An interview with Roger and Louise Nilles.

An interview with Roger and Louise Nilles.

 ProLifeCorner.com  –  Freeport Il.-   Louise and Roger Nilles live in a modest R n L 275xhome in the shadow of a high rise apartment.  Roger and Louise are a loving couple who have worked tirelessly, over the years, to help others in the community.  There selfless love for family and community is well known.  Because of devastating health problems, they are now the ones in need of a helping hand.  Louise has worked for a local health care facility for over 20 years, but recently her hours have been cut.

Since our previous article about Louise and Roger Nilles there have been several steps forward and a few steps back.

The good news is that the much needed downstairs bathroom is almost completed, work has begun on a wheelchair ramp, and to everyone’s delight, Roger has an artificial limb.  He’s on his way to his goal-to dance with Louise again. Continue reading

The Light of Glory

The Light of Glory

 “While Jesus was praying, his face changed in appearance and his clothing became dazzling white.”

A woman who had never seen the ocean before went on a cruise.  On the voyage she was captivated by the variety of colors she saw in different parts of the ocean — azure, turquoise, aquamarine, emerald.   She collected samples of each hue in small bottles.

When she returned home, she wanted to show her friends the magnificent colors she had seen.   But when she poured the contents of each bottle into separate glasses to show them, she was shocked to see that all they contained was water — colorless, translucent, ordinary water. Continue reading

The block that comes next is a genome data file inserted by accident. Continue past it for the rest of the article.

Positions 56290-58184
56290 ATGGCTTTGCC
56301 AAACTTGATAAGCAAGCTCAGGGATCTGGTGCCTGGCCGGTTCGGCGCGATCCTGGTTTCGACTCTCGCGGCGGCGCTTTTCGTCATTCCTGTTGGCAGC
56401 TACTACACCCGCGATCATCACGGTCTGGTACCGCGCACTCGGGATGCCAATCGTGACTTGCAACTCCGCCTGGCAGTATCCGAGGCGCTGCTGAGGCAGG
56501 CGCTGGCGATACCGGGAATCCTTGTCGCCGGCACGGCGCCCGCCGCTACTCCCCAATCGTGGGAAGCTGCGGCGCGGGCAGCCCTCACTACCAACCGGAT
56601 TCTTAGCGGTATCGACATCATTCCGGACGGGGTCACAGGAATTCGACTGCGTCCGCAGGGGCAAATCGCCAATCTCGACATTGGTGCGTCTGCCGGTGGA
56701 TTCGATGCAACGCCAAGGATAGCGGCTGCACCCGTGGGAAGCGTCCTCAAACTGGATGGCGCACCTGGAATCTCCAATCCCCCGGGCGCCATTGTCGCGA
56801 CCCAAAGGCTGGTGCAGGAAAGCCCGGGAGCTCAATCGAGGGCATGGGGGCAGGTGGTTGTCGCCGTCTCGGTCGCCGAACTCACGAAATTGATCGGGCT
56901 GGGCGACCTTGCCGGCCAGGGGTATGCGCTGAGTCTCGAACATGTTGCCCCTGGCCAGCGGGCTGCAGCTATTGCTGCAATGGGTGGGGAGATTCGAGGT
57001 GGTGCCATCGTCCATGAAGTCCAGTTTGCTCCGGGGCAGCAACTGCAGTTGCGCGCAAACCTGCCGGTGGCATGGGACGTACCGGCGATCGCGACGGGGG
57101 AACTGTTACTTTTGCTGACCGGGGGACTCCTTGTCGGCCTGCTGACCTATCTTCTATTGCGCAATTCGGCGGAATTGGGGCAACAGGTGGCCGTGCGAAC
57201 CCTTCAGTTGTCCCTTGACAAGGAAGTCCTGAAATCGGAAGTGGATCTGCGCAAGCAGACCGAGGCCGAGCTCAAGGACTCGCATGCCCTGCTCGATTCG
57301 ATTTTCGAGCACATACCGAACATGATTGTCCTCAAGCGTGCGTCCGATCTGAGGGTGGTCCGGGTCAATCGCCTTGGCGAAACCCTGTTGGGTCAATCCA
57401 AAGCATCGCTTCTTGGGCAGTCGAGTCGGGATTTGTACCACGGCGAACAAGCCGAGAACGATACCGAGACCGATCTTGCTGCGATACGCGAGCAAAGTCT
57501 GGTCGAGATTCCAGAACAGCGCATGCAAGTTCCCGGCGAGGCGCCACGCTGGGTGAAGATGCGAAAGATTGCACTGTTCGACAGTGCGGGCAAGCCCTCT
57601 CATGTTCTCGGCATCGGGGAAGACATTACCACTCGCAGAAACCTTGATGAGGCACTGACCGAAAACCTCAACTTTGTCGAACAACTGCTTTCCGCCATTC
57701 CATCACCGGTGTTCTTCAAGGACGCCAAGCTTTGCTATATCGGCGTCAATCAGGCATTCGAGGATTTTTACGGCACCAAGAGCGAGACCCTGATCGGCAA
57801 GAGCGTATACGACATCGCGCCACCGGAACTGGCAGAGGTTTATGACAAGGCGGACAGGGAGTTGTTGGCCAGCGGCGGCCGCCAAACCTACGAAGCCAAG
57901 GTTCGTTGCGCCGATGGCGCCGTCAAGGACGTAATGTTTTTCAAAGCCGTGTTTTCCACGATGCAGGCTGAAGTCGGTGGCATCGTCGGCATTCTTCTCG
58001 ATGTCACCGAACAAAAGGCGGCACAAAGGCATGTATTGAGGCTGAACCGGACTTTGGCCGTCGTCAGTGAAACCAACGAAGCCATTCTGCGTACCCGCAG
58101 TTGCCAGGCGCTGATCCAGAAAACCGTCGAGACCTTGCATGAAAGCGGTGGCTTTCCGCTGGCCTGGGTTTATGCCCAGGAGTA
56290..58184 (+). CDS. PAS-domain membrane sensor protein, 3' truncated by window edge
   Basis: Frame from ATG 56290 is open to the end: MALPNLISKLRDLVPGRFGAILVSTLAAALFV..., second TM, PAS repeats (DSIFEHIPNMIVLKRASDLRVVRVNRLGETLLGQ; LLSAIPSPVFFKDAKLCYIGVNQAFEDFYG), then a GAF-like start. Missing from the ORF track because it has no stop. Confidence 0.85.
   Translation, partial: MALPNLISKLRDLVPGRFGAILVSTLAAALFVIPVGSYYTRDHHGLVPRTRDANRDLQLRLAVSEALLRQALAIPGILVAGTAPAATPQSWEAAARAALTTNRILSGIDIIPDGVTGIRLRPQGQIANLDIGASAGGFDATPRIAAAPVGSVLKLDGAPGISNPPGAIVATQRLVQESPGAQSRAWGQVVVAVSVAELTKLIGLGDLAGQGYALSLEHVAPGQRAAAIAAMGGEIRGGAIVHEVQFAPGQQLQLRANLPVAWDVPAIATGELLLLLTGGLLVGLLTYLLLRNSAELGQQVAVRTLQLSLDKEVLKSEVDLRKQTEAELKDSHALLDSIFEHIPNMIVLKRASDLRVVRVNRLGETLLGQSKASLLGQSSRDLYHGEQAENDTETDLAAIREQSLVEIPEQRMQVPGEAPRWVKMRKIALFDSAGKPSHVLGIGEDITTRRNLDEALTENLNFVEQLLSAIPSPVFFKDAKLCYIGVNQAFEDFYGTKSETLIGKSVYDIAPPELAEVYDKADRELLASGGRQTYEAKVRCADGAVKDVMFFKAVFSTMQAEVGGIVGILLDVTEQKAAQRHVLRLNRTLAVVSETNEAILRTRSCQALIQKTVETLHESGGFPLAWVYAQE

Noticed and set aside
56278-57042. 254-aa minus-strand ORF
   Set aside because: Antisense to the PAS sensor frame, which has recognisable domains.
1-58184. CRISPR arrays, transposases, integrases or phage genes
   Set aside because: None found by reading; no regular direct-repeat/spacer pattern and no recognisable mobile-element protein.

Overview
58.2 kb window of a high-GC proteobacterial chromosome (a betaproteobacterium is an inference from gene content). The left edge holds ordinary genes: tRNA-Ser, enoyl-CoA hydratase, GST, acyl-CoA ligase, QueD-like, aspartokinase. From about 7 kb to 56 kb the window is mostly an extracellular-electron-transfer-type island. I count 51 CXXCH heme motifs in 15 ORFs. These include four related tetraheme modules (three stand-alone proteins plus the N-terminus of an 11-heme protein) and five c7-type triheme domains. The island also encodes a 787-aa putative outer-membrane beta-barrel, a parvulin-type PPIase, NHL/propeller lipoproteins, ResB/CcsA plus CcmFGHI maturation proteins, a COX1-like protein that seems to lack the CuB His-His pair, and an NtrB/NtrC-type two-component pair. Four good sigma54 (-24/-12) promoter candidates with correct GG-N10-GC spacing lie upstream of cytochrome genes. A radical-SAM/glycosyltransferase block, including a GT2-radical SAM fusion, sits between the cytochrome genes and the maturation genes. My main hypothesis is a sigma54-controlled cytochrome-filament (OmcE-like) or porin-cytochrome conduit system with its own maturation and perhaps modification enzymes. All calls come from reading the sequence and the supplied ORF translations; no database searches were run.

Euthanasia: A Personal Perspective

Beaumont, Alberta, Canada-   by Mark Pickup-  The onset of multiple sclerosis is sudden. I went dead from the waist down. I could not distinguish something hot from something cold. I could not distinguish blunt from sharp. Overnight, I lost the use of my right hand, and I am right handed. My wife had to help me dress. For a time, I could not hold a pencil, and when I came to the point where I could, I scribbled like a little kid. Within a week, I had gone from the world of the able-bodied to the world of the disabled. They are distinctly different worlds, rather like two solitudes.

From 1984 to 1987, I found myself on a relentless slide downhill. The pattern of attack and remission was so volatile that I would go to bed at night not knowing what I would wake up with or wake up without. My vision was affected for a while. I would lose the ability to speak, and I would froth like an imbecile. I would gain my speech back, lose it, gain it, lose it. I would go incontinent. I would lose sensation. I would lose short term memory and experience confusion. In fact, that is what drove me from my career in the end, I would go spastic. I would experience a crippling fatigue, and I still do. Continue reading